Plea Agreements Generally

Plea Agreements Generally

When a defendant has been charged with a crime, it is his decision whether to enter a guilty or not guilty plea to the offense. Often times, a defendant enters a guilty plea based upon a plea agreement. Many prosecutors offer defendants plea agreements or bargains in order to ascertain a guilty plea from the defendant. Usually plea agreements fall into one of the following categories: defendant pleads to a reduced or lesser charge, defendant pleads guilty to one offense for the dismissal of another offense, or defendant pleads guilty in return for a sentencing concession.

The prosecution can make its plea agreement contingent upon defendant’s performance of certain conditions. For example, a prosecutor could make the plea agreement contingent on the defendant’s cooperation with the prosecution so that the prosecution may obtain a conviction against another.

Prosecution’s Decision to Plea Bargain

The prosecution may choose to take a particular case to trial or to offer a plea bargain. From the prosecutor’s perspective, a defendant does not have a right to a plea bargain; instead, it is a privilege that the prosecutor may extend under appropriate circumstances. In determining whether to plea bargain, the prosecutor will consider the factors listed below:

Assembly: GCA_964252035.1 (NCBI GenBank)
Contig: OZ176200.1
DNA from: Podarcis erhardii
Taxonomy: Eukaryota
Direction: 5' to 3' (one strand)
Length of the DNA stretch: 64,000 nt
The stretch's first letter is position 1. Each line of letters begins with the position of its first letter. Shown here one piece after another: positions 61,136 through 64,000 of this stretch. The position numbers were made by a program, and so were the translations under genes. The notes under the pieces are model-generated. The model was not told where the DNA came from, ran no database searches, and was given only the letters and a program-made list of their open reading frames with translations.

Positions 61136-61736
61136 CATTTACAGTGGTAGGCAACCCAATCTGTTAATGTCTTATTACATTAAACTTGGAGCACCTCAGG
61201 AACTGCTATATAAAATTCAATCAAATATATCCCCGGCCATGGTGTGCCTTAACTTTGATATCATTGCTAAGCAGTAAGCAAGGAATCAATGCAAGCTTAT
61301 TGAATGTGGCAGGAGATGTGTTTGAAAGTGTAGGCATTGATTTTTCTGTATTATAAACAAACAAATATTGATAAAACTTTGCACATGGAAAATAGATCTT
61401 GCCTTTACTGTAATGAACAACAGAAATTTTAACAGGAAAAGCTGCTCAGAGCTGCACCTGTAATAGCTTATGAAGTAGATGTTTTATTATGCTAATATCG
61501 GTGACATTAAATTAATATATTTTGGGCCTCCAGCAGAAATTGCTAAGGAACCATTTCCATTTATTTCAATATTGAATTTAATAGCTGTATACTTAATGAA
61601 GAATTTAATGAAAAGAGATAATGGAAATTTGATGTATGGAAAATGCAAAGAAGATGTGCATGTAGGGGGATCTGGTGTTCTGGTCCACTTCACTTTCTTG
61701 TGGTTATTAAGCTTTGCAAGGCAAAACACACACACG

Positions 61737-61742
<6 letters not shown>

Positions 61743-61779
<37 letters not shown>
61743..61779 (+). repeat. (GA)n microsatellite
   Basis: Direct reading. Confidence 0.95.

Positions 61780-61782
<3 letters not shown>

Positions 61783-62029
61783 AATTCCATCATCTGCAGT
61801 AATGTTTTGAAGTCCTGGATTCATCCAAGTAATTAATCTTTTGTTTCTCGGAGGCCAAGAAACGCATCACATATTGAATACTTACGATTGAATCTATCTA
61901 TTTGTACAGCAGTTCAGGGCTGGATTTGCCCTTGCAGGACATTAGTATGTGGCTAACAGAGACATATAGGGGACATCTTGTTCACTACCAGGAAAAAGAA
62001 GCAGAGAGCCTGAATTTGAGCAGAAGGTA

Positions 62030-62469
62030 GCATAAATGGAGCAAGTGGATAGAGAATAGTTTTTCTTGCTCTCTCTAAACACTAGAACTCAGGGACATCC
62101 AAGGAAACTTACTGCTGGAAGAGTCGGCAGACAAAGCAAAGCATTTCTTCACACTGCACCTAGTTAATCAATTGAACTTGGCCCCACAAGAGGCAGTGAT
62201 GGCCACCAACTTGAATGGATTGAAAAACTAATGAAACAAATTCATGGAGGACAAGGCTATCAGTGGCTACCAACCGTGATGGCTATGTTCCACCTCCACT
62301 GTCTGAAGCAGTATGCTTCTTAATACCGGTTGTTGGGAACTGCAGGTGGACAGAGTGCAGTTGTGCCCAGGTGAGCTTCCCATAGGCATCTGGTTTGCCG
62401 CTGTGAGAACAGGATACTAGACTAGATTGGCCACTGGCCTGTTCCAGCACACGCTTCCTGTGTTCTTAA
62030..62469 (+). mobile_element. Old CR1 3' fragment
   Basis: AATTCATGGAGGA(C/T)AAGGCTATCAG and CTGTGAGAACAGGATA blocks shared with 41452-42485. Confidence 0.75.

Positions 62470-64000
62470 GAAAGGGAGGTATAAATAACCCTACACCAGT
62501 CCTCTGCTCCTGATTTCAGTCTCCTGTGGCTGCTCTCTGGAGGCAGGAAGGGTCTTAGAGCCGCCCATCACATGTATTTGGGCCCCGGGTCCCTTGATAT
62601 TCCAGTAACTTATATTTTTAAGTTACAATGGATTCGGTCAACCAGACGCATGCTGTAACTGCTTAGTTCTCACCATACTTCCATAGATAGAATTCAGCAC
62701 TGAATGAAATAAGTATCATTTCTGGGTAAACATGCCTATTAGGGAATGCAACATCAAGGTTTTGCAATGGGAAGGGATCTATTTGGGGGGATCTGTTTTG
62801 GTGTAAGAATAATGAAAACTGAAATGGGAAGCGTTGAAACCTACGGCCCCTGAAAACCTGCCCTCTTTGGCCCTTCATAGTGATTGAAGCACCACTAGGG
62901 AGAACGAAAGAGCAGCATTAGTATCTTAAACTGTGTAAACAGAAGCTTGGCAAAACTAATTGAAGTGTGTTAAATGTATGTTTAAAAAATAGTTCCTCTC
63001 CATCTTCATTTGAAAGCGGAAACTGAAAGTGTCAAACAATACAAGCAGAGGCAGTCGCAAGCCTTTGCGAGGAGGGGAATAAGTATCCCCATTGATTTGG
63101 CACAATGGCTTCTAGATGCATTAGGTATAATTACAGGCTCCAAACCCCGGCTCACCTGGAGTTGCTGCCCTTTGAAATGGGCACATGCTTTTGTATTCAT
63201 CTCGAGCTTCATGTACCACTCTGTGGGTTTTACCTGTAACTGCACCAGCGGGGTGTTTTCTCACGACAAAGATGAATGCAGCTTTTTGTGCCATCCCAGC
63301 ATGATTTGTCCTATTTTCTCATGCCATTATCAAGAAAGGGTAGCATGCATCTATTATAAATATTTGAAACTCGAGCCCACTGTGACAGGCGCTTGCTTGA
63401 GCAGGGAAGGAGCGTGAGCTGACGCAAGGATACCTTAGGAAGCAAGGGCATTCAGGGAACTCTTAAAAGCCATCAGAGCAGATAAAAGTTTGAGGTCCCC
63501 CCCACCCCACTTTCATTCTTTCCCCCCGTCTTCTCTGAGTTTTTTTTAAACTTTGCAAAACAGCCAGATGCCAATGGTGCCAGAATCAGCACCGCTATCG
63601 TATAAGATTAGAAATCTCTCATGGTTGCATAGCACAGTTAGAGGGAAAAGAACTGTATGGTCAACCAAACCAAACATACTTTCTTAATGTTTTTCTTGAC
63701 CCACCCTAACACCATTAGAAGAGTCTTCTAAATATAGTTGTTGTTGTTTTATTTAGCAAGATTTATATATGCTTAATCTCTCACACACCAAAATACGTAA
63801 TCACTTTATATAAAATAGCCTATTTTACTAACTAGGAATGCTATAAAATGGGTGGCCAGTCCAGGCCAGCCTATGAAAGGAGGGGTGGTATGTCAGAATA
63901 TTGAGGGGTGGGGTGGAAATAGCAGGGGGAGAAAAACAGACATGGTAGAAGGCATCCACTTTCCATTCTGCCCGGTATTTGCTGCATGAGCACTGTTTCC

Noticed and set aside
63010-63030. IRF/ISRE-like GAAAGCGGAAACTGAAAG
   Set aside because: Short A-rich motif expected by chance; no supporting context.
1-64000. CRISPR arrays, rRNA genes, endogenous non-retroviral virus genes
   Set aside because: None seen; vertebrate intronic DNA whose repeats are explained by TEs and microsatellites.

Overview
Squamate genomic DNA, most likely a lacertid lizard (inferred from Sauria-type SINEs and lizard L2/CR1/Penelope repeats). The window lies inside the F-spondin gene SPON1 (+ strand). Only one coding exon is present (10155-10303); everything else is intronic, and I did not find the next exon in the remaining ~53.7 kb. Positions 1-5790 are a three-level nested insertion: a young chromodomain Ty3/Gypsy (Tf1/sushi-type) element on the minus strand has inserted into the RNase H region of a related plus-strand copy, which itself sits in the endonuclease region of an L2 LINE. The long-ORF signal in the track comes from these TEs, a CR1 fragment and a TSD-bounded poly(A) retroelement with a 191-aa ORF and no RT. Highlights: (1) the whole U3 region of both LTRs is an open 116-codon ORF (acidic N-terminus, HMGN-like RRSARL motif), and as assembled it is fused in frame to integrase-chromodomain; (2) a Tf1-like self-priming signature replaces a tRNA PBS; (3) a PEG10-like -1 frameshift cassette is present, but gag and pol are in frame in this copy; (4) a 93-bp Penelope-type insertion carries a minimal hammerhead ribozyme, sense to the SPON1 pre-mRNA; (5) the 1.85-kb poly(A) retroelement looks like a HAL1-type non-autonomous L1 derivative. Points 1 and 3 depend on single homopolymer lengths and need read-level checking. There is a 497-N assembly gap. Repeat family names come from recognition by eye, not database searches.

• Criminal history and background.
  • Nature and type of offense.
  • Recommendations from police, investigators, or other professionals.
  • Plea guidelines.
  • Cooperation on behalf of defendant.
  • In the interest of justice.

Defendant’s Decision to Enter a Guilty Plea and Accept a Plea Bargain

It is the defendant’s decision whether to enter a guilty plea or not. Defendant’s counsel is required to inform him of whether the plea bargain is in the defendant’s best interest or whether the defendant would be better off proceeding to trial. The ultimate to decision in whether to accept the plea bargain is with the defendant.

Factors affecting the defendant’s decision of whether to accept a plea bargain are as follows:

  • Deal offered by the prosecution.
  • Whether defendant is guilty or innocent of the offense charged.
  • Likelihood of success at trial.
  • Consequences of entering a guilty plea.
  • Publicity surrounding case and the defendant’s remorse.

Enforcement of Plea Agreements

If a prosecutor enters into a plea agreement with an accused and fails to honor that agreement, the court may permit the accused to withdraw their guilty plea, upon the accused’s request. The defendant is also required to honor the terms of the plea agreement. If either party opts not to honor the terms of the plea agreement, the court will not enter the agreement.

Copyright 2012 LexisNexis, a division of Reed Elsevier Inc.

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